Buying books for Christmas

It is getting rather close to the wire now, but incessant emails tell me that you can still buy Christmas presents at a wide range of online stores and delivery will be guaranteed by the day itself. If you are like me and haven’t got round to doing very much about the upcoming festivities [yet], then this post on the Picador blog, An idiot’s guide to Christmas gift buying, is for you. Read it in about five minutes, log on to Amazon, and you are done.

If I were to buy books for members of my family this Christmas, these are the ones I would buy:

Max Perutz and the secret of life by Georgina Ferry [which I am not buying because it isn’t yet out in paperback] – perfect gift for any biophysics professors in the vicinity.

Fateful Choices: ten decisions that changed the world 1940-1941 by Ian Kershaw [list price a shocking £30, Amazon UK price £18 — I only hope he doesn’t write too many more one-year episodes] – perfect gift for freshman A-level history and government&politics student who likes thought experiments as well as the dry facts.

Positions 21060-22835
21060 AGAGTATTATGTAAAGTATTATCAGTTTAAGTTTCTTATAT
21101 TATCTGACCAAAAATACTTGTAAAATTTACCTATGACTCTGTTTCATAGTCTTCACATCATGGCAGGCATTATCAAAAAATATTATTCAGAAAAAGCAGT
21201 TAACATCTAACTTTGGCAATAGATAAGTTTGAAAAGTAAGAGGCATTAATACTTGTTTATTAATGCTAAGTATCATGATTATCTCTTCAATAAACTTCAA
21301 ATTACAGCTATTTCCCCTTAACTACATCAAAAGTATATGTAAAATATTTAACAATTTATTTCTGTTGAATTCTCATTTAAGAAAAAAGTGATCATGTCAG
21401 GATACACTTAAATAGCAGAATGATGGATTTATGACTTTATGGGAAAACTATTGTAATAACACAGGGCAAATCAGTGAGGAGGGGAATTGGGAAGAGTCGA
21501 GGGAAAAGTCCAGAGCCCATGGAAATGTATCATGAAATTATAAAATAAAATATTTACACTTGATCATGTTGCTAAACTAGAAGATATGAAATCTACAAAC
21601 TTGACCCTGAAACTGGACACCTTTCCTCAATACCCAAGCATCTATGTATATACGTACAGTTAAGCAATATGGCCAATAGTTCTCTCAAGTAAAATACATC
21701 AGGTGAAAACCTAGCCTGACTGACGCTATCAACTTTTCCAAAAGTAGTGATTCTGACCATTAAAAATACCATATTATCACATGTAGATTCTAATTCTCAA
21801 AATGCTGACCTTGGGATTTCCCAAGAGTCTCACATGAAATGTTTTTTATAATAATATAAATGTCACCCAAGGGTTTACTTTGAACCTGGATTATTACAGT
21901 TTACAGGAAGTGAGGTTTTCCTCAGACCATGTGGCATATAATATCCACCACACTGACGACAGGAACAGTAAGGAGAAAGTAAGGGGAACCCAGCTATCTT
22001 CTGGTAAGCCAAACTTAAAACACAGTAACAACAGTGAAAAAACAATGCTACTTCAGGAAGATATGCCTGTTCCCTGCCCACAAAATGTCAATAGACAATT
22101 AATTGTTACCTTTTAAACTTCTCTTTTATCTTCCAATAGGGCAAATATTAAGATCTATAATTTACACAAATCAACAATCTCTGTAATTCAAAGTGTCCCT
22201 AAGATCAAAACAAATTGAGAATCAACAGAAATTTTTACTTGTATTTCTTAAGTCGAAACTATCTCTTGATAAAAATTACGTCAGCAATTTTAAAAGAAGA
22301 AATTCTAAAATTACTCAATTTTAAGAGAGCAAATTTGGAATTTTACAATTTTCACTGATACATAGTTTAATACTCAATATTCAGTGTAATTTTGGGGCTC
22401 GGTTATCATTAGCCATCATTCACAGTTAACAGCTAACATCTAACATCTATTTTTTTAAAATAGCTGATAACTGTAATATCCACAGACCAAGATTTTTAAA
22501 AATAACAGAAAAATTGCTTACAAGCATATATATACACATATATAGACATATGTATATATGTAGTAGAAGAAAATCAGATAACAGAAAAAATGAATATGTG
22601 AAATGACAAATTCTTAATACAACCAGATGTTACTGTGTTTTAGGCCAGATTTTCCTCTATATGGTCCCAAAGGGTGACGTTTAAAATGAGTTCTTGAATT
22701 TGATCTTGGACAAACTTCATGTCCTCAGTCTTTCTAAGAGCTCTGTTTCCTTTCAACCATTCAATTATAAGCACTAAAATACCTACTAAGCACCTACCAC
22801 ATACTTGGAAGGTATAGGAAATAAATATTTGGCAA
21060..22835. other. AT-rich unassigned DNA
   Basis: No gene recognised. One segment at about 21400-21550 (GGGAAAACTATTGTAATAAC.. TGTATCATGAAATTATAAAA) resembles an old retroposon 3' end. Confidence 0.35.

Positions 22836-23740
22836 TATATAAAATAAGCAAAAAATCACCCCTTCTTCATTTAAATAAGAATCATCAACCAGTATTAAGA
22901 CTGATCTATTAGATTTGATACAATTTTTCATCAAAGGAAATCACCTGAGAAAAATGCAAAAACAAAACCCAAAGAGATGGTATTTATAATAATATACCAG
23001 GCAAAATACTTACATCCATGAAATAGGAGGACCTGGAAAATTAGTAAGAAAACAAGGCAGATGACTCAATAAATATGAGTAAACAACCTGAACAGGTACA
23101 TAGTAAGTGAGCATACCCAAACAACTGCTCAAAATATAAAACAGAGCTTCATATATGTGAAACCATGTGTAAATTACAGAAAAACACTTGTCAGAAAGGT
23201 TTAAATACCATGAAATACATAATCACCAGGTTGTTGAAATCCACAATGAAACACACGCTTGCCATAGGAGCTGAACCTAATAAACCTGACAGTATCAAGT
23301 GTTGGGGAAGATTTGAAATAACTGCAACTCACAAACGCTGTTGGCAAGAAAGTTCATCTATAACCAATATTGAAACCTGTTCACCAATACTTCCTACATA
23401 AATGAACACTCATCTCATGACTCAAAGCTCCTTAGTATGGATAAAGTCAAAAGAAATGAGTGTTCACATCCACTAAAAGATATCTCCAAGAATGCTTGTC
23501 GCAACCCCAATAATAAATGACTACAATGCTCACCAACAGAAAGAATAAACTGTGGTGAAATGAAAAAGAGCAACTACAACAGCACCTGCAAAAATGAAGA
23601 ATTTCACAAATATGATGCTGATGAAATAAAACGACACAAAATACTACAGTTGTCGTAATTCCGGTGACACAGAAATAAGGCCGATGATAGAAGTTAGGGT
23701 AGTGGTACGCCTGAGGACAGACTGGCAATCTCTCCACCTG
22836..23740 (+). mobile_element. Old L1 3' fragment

The Secret Countess by Eva Ibbotson. Macmillan is reprinting some of her more grown-up novels. I am not sure if they are intended to be read by teenagers or adults, but both my daughters love these coming-of-age novels with a dash of history.

The Roman Mysteries Treasury by Caroline Lawrence. Jenny has wolfed down the 13 or 14 books in the Roman Mysteries series to date in a big splurge this autumn and is writing her own title featuring the same characters (it is brilliant, though I say so myself), so this "dipping in" book, with information about ancient Rome and the "making of" the TV series (most of which she didn’t see, apart from one episode featuring a friend from school) – will be welcome while she waits for the next "proper" book to come out.

The Golden Compass official illustrated movie companion by Brian Sibley. Although the movie received a mixed reception chez Petrona, this book will be great, I can tell you confidently without having sneaked a look at it already (oops). It will be full of pictures, behind-the-scenes information and let the curious know how all those special effects were created. We are great fans of Brian’s Lord of the Rings and Narnia books, and I can guarantee we’ll all be dipping into this one. [Brian has a great blog too.]

What about me? I don’t want any books, because I have such a vast pile already that I can’t wait to start reading.